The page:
My advisor caught up to her before she left. The Director is the one who has to sign the forms saying they will accept me, and my funding. BIG DEAL. If I don't get funding, I don't get school Simple as that. The Director listened to what my advisor had to say, then came up with a plan. A faculty meeting was scheduled for that day. Even though the Director couldn't be there, she said that the advisor should bring it up in the meeting, and she would go along with whatever the faculty decided. They had the meeting that afternoon.

Not one faculty member objected to my return to the field.

So now I'm working on paperwork, applications, phone calls, and the like. I will be starting up in linguistics next week. I have a lot of catching up to do, but it's worth it.

I don't feel panicked or wrong anymore.

Let's get to the news.

-- [Chuck] Just last night in the Gateway to the West (aka St. Louis) the Mayor announced that the city will be taking drastic measures to curb the recent rise in youth violence. He is instituting a city-wide curfew, city-wide dress code, and arrests for anyone who violate these or loiter in certain locations. There will be no warnings for these kids, just arrests. The mayor addressed concerns about the Constitution by saying that the recent upswing in violence constitutes probable cause (no, it doesn't), that the extreme measures are justified (nope), and that anyone walking, riding a bicycle, or driving a car will be searched and must have a state ID (so not legal, I think my head is going to implode.) Minors who violate curfew or are seen out during school hours will be arrested on sight.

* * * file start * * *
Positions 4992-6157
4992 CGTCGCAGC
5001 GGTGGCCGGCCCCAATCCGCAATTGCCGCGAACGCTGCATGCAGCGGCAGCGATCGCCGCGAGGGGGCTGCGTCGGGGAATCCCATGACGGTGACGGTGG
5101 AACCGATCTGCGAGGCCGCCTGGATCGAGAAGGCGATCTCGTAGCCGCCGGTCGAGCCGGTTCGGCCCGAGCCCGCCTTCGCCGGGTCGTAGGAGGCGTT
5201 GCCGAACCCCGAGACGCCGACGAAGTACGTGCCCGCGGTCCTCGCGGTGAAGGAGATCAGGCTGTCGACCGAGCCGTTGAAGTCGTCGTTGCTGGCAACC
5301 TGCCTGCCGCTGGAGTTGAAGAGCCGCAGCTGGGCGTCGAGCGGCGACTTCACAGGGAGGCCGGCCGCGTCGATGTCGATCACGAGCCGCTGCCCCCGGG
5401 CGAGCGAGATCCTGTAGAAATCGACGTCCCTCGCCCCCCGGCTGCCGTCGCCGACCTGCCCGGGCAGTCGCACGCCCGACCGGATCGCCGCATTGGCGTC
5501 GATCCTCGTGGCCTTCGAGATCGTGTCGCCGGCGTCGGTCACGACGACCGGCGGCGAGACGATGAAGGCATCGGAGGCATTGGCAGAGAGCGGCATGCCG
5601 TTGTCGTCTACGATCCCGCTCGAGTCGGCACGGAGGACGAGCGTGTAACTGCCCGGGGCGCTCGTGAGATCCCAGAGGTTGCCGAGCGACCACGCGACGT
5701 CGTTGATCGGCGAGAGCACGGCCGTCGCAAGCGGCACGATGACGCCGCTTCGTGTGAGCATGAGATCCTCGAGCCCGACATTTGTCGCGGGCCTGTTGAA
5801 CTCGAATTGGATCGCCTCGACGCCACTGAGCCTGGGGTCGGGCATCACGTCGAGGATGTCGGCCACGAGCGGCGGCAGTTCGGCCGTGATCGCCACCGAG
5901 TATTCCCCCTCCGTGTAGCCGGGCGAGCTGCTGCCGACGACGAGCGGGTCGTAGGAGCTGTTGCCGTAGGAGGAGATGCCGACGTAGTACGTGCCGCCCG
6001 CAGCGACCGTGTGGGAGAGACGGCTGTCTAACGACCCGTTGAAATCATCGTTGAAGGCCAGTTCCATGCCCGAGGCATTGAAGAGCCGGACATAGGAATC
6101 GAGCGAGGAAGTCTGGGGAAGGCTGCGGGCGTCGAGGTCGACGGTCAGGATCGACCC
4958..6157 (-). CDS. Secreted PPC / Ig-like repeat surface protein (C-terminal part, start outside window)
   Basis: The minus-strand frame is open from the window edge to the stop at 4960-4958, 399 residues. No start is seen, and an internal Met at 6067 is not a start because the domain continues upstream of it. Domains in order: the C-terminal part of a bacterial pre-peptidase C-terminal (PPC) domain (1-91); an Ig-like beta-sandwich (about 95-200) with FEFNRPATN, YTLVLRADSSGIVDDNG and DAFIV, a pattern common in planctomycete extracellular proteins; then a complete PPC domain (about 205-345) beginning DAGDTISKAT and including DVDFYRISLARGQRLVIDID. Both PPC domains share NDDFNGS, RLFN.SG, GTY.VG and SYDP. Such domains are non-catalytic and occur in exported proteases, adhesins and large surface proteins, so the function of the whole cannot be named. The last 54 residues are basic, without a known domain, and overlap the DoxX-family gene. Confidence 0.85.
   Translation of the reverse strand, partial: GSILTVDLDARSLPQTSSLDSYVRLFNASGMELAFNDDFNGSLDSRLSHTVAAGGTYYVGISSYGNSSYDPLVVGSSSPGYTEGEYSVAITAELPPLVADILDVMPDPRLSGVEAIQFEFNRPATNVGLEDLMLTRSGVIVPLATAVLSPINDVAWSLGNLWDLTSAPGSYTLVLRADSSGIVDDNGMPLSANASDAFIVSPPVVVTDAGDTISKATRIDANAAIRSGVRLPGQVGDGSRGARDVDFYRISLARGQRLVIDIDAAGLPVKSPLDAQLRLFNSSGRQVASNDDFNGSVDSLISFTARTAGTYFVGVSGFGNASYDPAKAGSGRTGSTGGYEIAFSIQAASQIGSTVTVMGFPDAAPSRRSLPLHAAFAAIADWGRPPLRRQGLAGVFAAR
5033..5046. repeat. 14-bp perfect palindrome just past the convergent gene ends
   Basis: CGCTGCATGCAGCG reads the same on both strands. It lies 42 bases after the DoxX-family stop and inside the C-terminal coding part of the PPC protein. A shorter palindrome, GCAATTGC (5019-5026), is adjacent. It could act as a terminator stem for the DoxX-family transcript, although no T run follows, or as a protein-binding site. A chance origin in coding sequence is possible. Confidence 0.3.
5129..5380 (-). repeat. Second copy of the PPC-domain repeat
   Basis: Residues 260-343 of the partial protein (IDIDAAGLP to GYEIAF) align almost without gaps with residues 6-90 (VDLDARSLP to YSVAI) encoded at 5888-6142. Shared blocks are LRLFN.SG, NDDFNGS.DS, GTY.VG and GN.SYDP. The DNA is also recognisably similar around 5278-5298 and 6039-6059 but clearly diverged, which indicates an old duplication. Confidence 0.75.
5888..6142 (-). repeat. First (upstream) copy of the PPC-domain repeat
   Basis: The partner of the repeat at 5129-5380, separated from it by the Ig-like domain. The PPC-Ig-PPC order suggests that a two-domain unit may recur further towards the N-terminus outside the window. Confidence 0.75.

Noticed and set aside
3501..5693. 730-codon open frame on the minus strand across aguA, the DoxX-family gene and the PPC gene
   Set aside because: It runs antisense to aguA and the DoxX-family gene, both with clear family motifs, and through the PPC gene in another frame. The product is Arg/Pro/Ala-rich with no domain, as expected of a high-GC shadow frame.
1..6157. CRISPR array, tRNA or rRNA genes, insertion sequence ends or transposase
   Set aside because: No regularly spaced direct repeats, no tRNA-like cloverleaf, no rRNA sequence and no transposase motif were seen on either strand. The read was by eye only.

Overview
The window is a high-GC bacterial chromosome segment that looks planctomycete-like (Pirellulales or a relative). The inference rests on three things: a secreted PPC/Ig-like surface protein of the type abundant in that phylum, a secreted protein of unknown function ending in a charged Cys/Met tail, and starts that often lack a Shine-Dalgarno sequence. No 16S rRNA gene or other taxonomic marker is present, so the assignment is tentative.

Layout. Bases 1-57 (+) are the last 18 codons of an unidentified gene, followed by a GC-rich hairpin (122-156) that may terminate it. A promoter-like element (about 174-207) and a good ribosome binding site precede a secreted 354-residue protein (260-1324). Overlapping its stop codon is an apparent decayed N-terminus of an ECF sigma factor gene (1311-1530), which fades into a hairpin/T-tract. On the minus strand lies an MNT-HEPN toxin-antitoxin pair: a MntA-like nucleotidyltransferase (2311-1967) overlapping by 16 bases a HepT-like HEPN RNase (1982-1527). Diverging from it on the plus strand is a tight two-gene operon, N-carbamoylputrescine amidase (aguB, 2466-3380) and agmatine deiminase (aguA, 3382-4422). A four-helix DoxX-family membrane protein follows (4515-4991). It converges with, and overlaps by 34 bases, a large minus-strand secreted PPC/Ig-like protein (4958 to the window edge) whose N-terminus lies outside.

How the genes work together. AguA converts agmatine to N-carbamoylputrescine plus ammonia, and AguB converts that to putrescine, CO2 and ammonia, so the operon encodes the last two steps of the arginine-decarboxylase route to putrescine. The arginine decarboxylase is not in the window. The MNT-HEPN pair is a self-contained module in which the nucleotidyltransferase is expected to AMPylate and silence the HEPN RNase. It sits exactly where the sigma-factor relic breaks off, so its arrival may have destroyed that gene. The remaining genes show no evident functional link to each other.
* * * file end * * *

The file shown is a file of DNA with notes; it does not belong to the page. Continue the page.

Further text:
That's it. I've lost it. You ready for a rant? Here's a rant:

What on Earth makes this man and his fellow leaders think that they are justified in violating the Constitution? Seriously?! The law states that you must have probable cause for a search, and a sweeping remark about the rise in violence in a city does NOT constitute that for any individual, no matter how you attempt to interpret it. It just doesn't make sense. I understand the severity of the situation. I live only a few hours from St. Louis now, and my hometown is less than an hour away. I used to visit St. Louis all the time. The violence is a problem. But is arresting every home-schooled child sent to the store for a gallon of milk, or every teen who stays home to help Mom with a sick brother and runs out to grab medicine going to fix the problem? NO. Is arresting every person wearing Crimson or Royal Blue going to make it so no one joins gangs? If you think the answer to that is yes, you've got some serious logic issues. These teens can't even be out after 10 p.m. on any day of the week now. Nada. If you have a job that runs late, you better get your ass home before the cops see you, or you're in a gang and going to jail, no questions asked, no reasons accepted. This is not going to fix anything. In fact, it's going to clog the court systems. Massive amounts of searches will be declared unconstitutional and thrown out. Police budgets will skyrocket as these already overworked officers are now forced to arrest not only criminals, but a kid waiting for their ride home on the street corner. This has to be one of the most faulty decisions for stopping crime that I have ever seen. ARG.

-- After the charges were dropped against the hundreds in Chicago in a park, multiple articles came out describing what was going on. Now the Mayor, Rahm Emanuel, is having a bit of a fit. He says they are appealing the ruling, saying that the judge was comparing "apples and oranges" when he decided the case after concluding that Occupiers were arrested but President Obama's rally attendees were not. The mayor believes the ruling will be reversed.